I haven’t updated my net worth in a while. I’m honestly a little afraid to! The house buying process probably killed my numbers. I’m okay with that, of course. But I don’t know that I want to see it written down.
Over the weekend, maybe I’ll finally bite the bullet and take a look at what’s going on with that pesky number.
During August, I’m going to try to really keep my spending in check. I do have a number of things that I want/need to buy for the house, but I’m going to really be careful to only buy the things that I plan to buy (a fireplace screen, a couch, etc) and not splurge on unnecessary things. Furnishing a home is expensive, even when you’re not spending huge amounts of money on the things you buy.
The rest of the year has the potential to be very expensive for me. I’m running a bunch of races in September and October. That means a bit of traveling and the hazards of race expos. Race expos are a great way to find running equipment deals, but they’re also a great way to empty your wallet. So I just have to keep the spending in check.
Megan is a 30-something government employee in the Washington, DC area. She got interested in Personal Finance when she got out of college and realized that her paycheck wasn’t going to go as far as she had hoped. Since starting this blog, she has managed to buy a house and make a solid start on her retirement goals, and hopes to help others do the same. Here is her story:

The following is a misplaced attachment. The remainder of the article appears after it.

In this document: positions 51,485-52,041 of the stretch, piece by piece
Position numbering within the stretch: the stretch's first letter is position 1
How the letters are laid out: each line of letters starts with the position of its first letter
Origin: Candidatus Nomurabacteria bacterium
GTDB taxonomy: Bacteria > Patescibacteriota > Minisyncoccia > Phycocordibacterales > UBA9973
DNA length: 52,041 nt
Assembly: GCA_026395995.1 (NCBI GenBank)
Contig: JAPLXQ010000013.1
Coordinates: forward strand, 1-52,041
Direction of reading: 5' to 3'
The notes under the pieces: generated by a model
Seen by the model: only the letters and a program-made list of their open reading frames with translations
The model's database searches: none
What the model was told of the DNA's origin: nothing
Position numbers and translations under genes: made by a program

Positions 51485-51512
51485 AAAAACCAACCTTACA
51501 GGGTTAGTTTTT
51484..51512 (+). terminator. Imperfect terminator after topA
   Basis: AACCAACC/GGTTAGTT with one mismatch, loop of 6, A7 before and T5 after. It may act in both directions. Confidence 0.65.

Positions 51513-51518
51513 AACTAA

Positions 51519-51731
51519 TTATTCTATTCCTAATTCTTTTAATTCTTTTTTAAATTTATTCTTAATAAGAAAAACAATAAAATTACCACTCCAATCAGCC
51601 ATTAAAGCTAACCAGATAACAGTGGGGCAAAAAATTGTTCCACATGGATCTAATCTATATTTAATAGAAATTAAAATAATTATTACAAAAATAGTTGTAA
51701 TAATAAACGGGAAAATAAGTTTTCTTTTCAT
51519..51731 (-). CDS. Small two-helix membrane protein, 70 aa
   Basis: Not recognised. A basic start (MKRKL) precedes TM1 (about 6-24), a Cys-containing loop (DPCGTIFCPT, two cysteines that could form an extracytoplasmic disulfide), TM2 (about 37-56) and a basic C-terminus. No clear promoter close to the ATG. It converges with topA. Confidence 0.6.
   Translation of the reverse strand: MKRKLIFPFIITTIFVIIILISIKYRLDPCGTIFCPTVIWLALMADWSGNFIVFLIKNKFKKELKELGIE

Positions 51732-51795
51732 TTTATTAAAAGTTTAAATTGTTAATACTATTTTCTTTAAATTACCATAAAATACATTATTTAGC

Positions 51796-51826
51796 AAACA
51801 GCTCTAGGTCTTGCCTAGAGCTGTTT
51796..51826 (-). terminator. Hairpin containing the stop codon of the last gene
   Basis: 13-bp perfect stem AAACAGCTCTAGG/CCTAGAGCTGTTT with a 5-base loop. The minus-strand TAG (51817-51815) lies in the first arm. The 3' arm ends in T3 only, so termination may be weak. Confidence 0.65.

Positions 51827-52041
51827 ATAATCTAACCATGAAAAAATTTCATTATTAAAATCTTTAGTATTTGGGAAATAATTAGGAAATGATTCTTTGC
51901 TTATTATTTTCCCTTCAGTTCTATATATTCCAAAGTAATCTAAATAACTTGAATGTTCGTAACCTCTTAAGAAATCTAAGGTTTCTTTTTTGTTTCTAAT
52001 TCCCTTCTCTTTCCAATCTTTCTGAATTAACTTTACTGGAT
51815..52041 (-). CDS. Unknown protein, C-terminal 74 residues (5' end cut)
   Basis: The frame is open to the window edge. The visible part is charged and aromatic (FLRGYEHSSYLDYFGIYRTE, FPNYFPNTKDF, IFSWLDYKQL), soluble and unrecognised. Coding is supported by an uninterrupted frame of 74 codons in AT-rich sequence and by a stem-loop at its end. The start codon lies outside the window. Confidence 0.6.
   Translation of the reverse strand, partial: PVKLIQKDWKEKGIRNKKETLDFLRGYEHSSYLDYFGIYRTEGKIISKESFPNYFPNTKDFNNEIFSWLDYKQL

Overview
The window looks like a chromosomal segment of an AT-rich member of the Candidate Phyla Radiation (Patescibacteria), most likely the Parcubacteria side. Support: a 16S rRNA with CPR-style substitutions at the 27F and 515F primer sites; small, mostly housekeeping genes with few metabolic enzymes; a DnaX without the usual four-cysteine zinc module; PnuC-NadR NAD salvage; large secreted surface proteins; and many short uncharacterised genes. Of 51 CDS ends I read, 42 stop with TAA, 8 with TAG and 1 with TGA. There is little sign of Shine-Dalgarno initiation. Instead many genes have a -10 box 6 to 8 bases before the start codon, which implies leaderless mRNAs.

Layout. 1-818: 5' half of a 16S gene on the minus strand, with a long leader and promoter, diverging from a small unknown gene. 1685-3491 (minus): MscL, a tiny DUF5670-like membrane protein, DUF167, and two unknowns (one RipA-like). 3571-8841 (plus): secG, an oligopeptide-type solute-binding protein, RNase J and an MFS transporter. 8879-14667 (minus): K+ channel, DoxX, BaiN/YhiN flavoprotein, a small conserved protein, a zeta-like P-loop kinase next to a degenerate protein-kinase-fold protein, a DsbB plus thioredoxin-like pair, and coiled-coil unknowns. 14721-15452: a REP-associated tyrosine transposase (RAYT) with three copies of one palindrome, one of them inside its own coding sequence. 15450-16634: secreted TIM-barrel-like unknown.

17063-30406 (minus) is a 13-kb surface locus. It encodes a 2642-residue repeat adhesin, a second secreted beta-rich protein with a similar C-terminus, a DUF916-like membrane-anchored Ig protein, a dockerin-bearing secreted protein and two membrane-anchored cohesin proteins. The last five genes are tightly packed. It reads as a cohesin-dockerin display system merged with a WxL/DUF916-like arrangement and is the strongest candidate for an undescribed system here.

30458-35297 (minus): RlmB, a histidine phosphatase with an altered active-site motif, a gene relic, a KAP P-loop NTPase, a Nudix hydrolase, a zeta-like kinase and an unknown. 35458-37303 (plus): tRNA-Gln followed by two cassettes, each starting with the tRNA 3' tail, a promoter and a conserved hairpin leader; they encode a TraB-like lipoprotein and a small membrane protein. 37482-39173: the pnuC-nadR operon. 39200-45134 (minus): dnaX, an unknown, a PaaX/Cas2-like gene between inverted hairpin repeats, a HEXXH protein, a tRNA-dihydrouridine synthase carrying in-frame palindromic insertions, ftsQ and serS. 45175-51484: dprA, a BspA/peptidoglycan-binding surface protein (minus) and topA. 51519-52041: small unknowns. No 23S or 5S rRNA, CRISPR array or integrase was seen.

In 2007, I was a gainfully employed 20-something with no debt but not a lot of knowledge about personal finance. It was a co-worker’s comment about Roth IRAs that sent me to the internet, searching for information. It was then that I realized that I really didn’t know a whole lot about personal finance and that my current financial situation was due a lot to inherent frugal tendencies, generous family members, a fear of debt, and good luck. While that was working for me, clearly I needed a better plan.
While I had no debt, I was also pretty much living paycheck to paycheck and not worrying about going over budget (I say this as if I had a real budget) because I had an emergency fund set aside to cover any overages.
Except that’s not what an emergency fund is for.
So I did a lot of research, read a lot of blogs, and decided that I needed a plan. I needed to budget. I needed to know what I was spending my money on. I needed to prepare for the future.
I decided to create a blog not only to make myself accountable to others but also to share the knowledge that I gained along the way. I’ve learned so much from my fellow bloggers, and I hope that my readers can find something useful in what I have to share as well.